The under 66kg category of the ADCC was owned by the same guy since 1999. Without false modesty, shortly after taking his third, in 2001, Royler Gracie remarked: “Few have had the pleasure of being Jiu-Jitsu world champion four times in a row, as I have, and now three times in Abu Dhabi. This is unprecedented and unlikely to be matched,” said the Gracie after beating Hawaiian Barret Yoshida for his third.

So, when the ADCC disembarked in the Ibirapuera park, in Sao Paulo, on the 17th and 18th of May, 2003, the general expectation was that the three-time champion would at least make it to the semifinal of the under 66kg. From the way the brackets were set up, there Royler would face the rising star of Leo Vieira, then leader of Master, who would go on to win his first title in the final against Barret Yoshida.

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But on the path there was an underdog from California. Who had heard of Eddie Bravo? The American trials winner was losing the match when he managed to replace guard and sink a triangle on the distracted Gracie (photo above): “I don’t know how to explain it. It was really quick, as though I’d disconnected from the match for three seconds. When I came to, I was in a triangle,” Royler tried to explain after having tapped out for the first time in his weight category, with or without the gi. In the follow up, Leo didn’t give Bravo a chance in the semifinal.

Royler still went on to fight again and with an 8 to 0 score over Alexandre “Soca” Carneiro secured third place and his fourth time on the winners’ stand in a row for the Gracie Humaita leader. Eddie Bravo didn’t compete for third, alleging injury, and never again appeared in the ADCC.

The ADCC has seen other underdogs, not quite as unlikely, but underdogs nevertheless.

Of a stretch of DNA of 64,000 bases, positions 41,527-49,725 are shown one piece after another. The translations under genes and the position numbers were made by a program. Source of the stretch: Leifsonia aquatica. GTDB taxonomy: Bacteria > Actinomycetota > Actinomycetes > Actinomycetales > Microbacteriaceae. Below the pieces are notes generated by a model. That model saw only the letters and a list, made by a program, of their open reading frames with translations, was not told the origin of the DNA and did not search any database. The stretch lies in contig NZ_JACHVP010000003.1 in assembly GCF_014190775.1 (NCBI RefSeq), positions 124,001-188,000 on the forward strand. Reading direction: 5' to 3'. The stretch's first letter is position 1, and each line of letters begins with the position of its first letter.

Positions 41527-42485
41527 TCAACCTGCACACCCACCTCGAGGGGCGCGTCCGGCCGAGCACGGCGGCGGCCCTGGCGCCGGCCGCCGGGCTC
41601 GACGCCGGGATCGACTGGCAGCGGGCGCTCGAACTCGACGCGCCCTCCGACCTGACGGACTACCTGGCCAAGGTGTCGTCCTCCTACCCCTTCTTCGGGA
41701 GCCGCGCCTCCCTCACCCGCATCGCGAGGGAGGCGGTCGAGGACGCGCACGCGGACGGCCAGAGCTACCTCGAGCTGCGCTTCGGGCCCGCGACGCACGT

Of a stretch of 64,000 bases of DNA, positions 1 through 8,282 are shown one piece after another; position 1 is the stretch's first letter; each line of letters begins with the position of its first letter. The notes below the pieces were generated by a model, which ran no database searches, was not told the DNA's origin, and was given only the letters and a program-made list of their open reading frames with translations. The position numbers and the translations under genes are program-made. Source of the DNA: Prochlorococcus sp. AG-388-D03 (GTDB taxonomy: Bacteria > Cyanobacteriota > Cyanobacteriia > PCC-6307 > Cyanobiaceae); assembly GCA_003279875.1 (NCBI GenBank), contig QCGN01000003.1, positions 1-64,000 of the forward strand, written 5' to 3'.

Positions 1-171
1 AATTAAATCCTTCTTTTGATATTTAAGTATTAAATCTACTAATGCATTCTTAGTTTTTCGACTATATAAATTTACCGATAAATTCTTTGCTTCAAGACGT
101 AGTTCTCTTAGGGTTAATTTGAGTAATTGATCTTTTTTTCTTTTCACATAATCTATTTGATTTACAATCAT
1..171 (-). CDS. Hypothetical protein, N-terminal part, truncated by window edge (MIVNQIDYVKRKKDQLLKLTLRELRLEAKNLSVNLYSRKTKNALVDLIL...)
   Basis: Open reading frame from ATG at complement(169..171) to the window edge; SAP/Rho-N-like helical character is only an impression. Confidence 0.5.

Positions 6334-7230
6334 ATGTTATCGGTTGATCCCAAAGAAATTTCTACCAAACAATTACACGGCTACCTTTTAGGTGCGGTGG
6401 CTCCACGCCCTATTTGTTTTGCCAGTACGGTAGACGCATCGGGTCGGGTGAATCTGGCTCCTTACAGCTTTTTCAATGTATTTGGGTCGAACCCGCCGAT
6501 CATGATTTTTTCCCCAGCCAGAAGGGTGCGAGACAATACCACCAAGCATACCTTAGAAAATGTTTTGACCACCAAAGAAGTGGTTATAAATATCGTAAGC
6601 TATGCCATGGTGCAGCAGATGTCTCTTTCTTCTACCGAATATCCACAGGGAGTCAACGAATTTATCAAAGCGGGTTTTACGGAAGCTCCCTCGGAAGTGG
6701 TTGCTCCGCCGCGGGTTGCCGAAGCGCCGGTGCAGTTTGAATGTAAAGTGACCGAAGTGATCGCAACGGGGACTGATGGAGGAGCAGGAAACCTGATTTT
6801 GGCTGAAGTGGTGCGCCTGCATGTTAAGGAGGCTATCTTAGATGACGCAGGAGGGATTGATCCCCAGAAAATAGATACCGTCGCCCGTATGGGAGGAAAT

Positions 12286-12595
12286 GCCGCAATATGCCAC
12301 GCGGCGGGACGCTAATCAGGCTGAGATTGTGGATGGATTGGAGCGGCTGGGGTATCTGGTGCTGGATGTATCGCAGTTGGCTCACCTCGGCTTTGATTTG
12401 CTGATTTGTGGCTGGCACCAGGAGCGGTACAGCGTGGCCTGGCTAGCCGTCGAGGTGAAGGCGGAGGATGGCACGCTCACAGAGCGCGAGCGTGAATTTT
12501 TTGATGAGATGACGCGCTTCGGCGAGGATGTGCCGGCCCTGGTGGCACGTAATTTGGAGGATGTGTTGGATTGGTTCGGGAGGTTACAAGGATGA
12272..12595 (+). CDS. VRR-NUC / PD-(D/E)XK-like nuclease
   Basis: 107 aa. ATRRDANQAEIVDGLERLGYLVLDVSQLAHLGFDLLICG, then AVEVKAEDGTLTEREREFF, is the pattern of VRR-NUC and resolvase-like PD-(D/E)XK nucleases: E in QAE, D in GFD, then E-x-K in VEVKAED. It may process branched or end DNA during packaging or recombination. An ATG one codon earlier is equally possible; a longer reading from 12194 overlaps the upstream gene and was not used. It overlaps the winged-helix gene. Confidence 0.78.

That very event, in the under 99kg category, Norwegian Jon Olav Einemo is to this day responsible for Roger Gracie’s lone loss in the ADCC (photo below). Then 21 years old, the current two-time absolute world champion was sincere in explaining his defeat: “Truth is, I underestimated the guy. I went in slow, to let him exert force and push the pace, but, when I realized what was going on, he was on my back.

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Going back in time, in 1999, in Abu Dhabi, the underdog had his way in the under 88kg of the second installment of the ADCC. In the division considered the most evenly matched, a pair of Russians managed to made it through to the final in the presence of Renzo Gracie, Ricardo Libório, Fábio Gurgel and Amaury Bitetti. Kareem Barchlov (in the photo below throwing Liborio) and Alexander Savko decided the title, with Kareem, who curiously had Savko in his corner throughout the competition, taking gold.

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In another leap in time, we arrive at 2007, when the ADCC touched down in New Jersey. Last event, it was Saulo Ribeiro who was surprised by an underdog (photo below on the right). Right in his second match in the under 77kg category, the two-time champion (2000 and 2003) was submitted by Mike Fowler, who earlier beat Renzo Gracie (photo below on left), another two-time champion (1998 and 2000). The Lloyd Irvin student, famous for his leopard spotted hair, took fourth after losing to Marcelo Garcia and Andre Galvao, in the third-place decider.

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Rounding out the list of underdogs, we return to 2003. In Ibirapuera Park, only the absolute dispute remains. Signed up are Marcio “Pe de Pano” Cruz, Saulo Ribeiro, Marcelo Garcia (who had just run rampant in the under 77kg) and Jeff Monson, just to name the most famous. A little while on, we are at the final and untrue to expectations, the finalists are Alexandre Cacareco and Dean Lister, with the latter a true underdog. Firstly, Lister wasn’t even going to participate and only entered because Jon Olav dropped out. On his way to the final, the American went past Nathan Marquardt and ran into Saulo Ribeiro (photo below). Lister ended up beating the two-time champion with a kneebar in overtime.

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The opponent in the semifinal was over-99kg champion Pe de Pano, a firm favorite. Lister held out against a choke from his back for five minutes to win in overtime. On Pe de Pano’s choke hold, Dean was nonchalant: “I’ve spent over 100 hours in triangles.” In the final, a quick ankle lock on Cacareco guaranteed him first place..

Can you think of any other ADCC underdogs? If so, please comment.